In Washington, D.C. school lunch reform advocates are hosting a screening of Lunch Line, a documentary on the history of National School Lunch Program.

Karen Duncan, wife of Secretary of Education Arne Duncan, and Christie Vilsack, wife of Secretary of Agriculture Tom Vilsack, are scheduled to attend the debut for the film, which is a joint project of the Healthy School Campaign and Applegate Farms, created by Chicago-based Uji Films.

The Health School Campaign has been active in organizing the effort for the passage of a stronger–and better-funded–child nutrition bill. Applegate Farms, which supplies natural, antibiotic-free, minimally processed meat to retailers like Whole Foods, the company’s mission “to change the way America eats meat.”

The film aims to “empower Americans to be part of solutions that can help build a better lunch for future students.”

“Lunch Line reveals the National School Lunch Program’s surprising history and the unexpected ways it has grown and changed over the years to feed more than 31 million children every day,” said Michael Graziano, who co-directed the film with Ernie Park, his partner at Uji Films. “The film pulls back the curtain to reveal, through school lunch, how large-scale social change can work,” said Park.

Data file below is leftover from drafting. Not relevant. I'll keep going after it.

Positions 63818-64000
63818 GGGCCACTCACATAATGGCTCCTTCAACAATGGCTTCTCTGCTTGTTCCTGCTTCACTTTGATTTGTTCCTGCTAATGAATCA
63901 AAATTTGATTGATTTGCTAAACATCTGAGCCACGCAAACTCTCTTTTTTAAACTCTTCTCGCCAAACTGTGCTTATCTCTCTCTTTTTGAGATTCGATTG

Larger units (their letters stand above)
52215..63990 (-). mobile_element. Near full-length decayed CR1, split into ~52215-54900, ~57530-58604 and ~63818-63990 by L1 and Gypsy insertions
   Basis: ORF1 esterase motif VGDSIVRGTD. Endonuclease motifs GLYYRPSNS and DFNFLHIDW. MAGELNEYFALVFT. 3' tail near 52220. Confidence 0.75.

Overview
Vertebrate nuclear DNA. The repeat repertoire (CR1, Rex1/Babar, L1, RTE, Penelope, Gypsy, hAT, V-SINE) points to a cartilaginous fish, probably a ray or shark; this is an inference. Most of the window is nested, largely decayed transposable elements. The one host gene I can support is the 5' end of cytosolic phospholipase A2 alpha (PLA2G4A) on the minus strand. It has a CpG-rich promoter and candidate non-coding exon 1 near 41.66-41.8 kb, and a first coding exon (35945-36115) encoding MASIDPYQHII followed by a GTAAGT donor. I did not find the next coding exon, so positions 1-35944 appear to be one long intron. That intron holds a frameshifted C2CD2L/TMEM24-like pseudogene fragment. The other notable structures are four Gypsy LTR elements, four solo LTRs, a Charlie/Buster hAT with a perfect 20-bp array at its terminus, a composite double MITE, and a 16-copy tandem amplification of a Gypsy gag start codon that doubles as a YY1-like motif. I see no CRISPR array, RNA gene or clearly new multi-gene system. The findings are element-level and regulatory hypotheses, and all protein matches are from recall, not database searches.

According to the release for the film, Lunch Line follows the personal stories of six high school students from Chicago. Each enter a cooking contest where they are challenged to create a healthier school lunch. The effort eventually takes them to the nation’s capital, where they serve their wining meal to congressional leaders and meet White House chefs.

“The story of the [high school kids] is what hooked me, and I hope they will inspire other young people to be active in their school community,” said Stephen McDonnell, founder and CEO of Applegate Farms, the company presenting the film. “By participating in the process and speaking up about the need to improve funding for the National School Lunch Program, the [kids] showed how we all can get involved to make real and lasting change.”

“Childhood obesity rates continue to rise but we believe obesity is a symptom of a much larger problem,” said McDonnell. “People need help understanding where their food comes from, how it’s made, and how their choices affect their health. If we can help young kids understand how food affects their lives from the farm to their bodies, it’s more likely that they’ll enjoy healthier and more active lifestyles into adulthood.”

The film is screening at Landmark’s E Street Cinema at 7 p.m. Sept. 21; an RSVP is required,